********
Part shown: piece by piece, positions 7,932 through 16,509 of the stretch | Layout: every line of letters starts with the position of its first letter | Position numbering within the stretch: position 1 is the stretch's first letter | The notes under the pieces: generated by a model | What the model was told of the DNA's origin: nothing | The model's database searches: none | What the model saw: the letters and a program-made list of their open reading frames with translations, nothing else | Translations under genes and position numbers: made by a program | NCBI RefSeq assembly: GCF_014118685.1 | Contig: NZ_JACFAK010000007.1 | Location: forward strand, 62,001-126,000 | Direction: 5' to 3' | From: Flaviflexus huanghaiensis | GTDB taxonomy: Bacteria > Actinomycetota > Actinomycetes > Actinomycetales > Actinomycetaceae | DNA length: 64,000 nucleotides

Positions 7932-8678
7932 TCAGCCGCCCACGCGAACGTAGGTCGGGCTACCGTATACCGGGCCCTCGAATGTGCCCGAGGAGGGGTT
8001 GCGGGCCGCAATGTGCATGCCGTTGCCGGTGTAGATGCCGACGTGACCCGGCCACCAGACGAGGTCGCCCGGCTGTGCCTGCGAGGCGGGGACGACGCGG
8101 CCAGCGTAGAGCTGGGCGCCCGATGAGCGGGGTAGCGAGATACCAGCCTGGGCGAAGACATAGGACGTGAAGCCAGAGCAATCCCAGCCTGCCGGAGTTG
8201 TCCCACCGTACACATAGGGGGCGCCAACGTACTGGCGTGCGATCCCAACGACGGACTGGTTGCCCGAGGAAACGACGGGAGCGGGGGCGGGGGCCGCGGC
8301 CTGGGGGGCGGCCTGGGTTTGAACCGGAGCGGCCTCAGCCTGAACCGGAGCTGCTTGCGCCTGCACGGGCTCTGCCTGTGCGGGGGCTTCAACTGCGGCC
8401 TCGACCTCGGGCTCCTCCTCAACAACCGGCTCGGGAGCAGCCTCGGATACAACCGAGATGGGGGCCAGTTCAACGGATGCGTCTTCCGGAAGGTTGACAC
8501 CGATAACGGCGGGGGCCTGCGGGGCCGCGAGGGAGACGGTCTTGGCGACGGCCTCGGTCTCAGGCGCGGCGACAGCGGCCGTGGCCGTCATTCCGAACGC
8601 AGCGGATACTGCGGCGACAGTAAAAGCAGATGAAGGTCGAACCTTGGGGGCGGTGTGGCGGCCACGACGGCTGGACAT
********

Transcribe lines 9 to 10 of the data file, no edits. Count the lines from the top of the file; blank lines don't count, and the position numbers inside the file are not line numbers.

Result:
8501 CGATAACGGCGGGGGCCTGCGGGGCCGCGAGGGAGACGGTCTTGGCGACGGCCTCGGTCTCAGGCGCGGCGACAGCGGCCGTGGCCGTCATTCCGAACGC
8601 AGCGGATACTGCGGCGACAGTAAAAGCAGATGAAGGTCGAACCTTGGGGGCGGTGTGGCGGCCACGACGGCTGGACAT